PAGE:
We offer training to those people who could bring about a change of government (and we know that, sooner or later, it will change). None of the political parties are preparing the successor generation – we don’t know who will come after Zhirinovsky or Zyuganov, who keep going, and will not allow anyone possibly capable of replacing them to come anywhere near, though elections are a good opportunity to teach people how to engage with politics.

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Do the Open Russia candidates have a chance of winning? Several political parties have already given the idea of support from Open Russia a black mark, and Khodorkovsky isn’t exactly the most popular politician in Russia.

True, but there is always facial recognition. If you went out in the street with a portrait of Khodorkovsky, 99% of people would be able to say who it was, and this is a federal media achievement. Only Putin is more recognisable in Russia. In a crisis there is a rule which kicks in: the more you are criticised by federal media, the more popular you will be with people who don’t support what’s going on in Russia at the moment.

And there’s something else. We have heard from many regions that they need support, mostly northern regions where YUKOS used to operate. People say they remember that time, the salaries and the social guarantees given by the company. They remember Khodorkovsky as someone who brought stability to their regions.  This can only be to the advantage of a candidate in one of these regions. Politics is a story: either you are known or you aren’t, but any negative publicity can always be overcome – after all, it’s the candidate who makes his or her name.

“Politics is a story: either you are known or you aren’t”

When Khodorkovsky was introducing ‘Open Elections,’ he said his intention was to demonstrate that elections in Russia are not free and fair. So his aim is not to win, but first and foremost to prove that falsification takes place?

There are two stories here.  Each candidate will be in the election to win in a constituency, and to ensure that he is not robbed of his victory. Our job is not to allow victory to be stolen from our candidates, and to demonstrate how elections are run in Russia today. When you are in several places throughout the country, you have the chance to say exactly what happened at the elections, which of our candidates were robbed of their victory, and how.

How can we talk of a battle, when you say that elections are a priori neither free nor fair?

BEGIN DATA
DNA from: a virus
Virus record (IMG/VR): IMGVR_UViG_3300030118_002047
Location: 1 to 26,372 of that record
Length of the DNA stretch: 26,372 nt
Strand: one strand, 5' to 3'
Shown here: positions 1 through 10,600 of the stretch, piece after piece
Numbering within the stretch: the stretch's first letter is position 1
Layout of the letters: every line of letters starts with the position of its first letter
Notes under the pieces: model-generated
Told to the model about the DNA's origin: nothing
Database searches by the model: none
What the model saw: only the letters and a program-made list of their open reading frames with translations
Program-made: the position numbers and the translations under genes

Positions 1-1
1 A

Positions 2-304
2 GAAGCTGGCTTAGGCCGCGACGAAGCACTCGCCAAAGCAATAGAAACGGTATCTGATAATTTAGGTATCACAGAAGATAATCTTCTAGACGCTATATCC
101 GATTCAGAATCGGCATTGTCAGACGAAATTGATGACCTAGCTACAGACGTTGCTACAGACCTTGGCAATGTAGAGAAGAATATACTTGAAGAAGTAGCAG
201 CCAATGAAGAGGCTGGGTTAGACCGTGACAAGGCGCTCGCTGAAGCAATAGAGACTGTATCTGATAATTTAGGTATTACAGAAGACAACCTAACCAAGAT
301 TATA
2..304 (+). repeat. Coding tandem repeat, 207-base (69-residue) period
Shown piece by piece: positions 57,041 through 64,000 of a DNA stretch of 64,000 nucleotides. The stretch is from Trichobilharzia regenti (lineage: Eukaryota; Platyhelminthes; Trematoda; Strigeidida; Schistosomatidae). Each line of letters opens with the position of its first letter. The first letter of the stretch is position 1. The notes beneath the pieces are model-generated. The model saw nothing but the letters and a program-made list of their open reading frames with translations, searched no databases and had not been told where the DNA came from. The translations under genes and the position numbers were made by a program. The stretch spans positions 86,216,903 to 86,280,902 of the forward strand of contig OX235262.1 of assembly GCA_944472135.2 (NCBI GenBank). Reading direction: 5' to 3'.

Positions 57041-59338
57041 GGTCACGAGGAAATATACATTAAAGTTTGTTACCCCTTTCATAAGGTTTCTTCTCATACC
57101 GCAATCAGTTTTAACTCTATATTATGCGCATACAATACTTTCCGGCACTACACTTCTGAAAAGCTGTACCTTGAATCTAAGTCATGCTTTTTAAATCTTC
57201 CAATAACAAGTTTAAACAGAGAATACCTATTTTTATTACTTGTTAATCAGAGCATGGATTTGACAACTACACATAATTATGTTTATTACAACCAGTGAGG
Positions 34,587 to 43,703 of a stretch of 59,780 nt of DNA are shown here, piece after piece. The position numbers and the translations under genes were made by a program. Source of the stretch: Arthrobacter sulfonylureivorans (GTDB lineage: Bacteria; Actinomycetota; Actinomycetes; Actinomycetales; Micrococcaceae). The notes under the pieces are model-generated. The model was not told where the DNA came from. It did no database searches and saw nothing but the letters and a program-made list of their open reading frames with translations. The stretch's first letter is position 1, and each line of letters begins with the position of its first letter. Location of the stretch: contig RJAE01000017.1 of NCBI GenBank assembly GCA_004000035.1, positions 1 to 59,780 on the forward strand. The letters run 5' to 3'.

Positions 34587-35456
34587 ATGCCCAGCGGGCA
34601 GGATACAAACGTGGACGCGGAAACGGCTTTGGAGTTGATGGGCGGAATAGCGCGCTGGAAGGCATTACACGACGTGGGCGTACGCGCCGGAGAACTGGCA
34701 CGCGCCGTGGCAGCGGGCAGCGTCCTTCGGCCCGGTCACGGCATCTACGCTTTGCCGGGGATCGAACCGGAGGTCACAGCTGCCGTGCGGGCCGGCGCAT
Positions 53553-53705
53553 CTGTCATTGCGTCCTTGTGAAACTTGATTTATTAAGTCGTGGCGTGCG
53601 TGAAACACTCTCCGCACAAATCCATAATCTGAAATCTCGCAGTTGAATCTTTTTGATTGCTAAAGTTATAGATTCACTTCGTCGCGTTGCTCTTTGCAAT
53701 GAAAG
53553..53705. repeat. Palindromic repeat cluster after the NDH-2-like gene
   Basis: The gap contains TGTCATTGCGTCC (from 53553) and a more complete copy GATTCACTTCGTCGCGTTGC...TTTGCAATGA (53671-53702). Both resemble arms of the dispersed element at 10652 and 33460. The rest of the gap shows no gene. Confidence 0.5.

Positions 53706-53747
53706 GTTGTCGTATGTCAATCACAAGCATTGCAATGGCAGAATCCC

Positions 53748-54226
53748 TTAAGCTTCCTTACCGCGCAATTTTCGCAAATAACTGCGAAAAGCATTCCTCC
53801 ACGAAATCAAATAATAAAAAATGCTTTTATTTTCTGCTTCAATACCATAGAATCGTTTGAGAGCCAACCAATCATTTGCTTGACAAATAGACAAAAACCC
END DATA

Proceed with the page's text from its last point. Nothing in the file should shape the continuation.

We didn’t make them like that. There have been no free and fair elections in Russia since 2003, when elections for regional heads were abolished, as were single mandate constituencies. Elections were not free or fair before that either, but there have been none since 2003 because candidates are agreed by list. Now we have to take part in these elections to show that we have to fight, and not to allow rigging. If you are not part of the elections, then you cannot have any influence on the internal or the foreign policy agenda in Russia.

What will happen if people Open Russia has supported get into the Duma? What will they owe Khodorkovsky? Yabloko has suggested that the former YUKOS owner is using the Open Election project to buy up candidates and deputies.

Nobody has to promise us anything. If people want to set up a party, it’s their decision. But we understand that one or two seats are not enough to defend anyone’s interests. The project goal is different. If Mikhail Borisovich had wanted to buy up the Duma, he would probably have gone about it another way. We are prepared to support candidates from the democratic party Yabloko too, but if the party leader says he will disqualify candidates simply because they asked for outside help, what kind of democracy is that? And, bear in mind, Yabloko gives its people nothing.

Will Open Russia support candidates standing for the Legislative Assembly in Petersburg and in other regions?

We are currently holding meetings with candidates. I have already spoken to five. We shall not have many such candidates, because we are not in a financial position to support them. We don’t have the administrative resources either: we work as hard as we can with each one, so the more candidates there are, the more difficult it is to achieve a good result with each one. We have candidates standing for the legislatures in Irkutsk, Yaroslavl and Ivanovo regions.

You came to Open Russia from Moscow-24, where you were dealing with elections. You also played on the side of the Navalny opponents. Now you’ve gone over to the other side, will you be using the experience you gained at that state TV channel?

I shall use my experience of setting up a project correctly and logically, and conveying the information to the voters. But there will be no spin. That would only be necessary if we were going to engage in dirty tricks, but my job is to see that our candidates are well known. We’ll leave the mudslinging to state media.

Kseniya Klochkova, Fontanka.ru

Background Information

The ‘Open Elections’ project was launched by the Open Russia movement in 2015, to help young politicians during the campaign for the 2016 State Duma elections. Open Russia is planning to assist a total of 20 candidates. The final list of candidates who will receive Open Russia support will be announced in March 2016.

Mikhail Khodorkovsky has explained why he felt compelled to act: “When I was released from prison, I didn’t want to engage in politics: after 10 years in prison, far away from my family and the usual joys and delights of life, I had no desire to take on another burden. I came out of jail at the end of 2013, and in the beginning of 2014, events kicked off in Ukraine. Then, more and more started unravelling, and Russia veered off in the direction of self-isolation, and the “Fifth Column” witch-hunt happened so quickly that I couldn’t just stand by and watch.”

This is not the first time Khodorkovsky has supported candidates in a State Duma election: he had lists in the 1999 and 2003 elections, which included people from Yabloko, Union of Right Forces and, some say, the Russian Communist Party.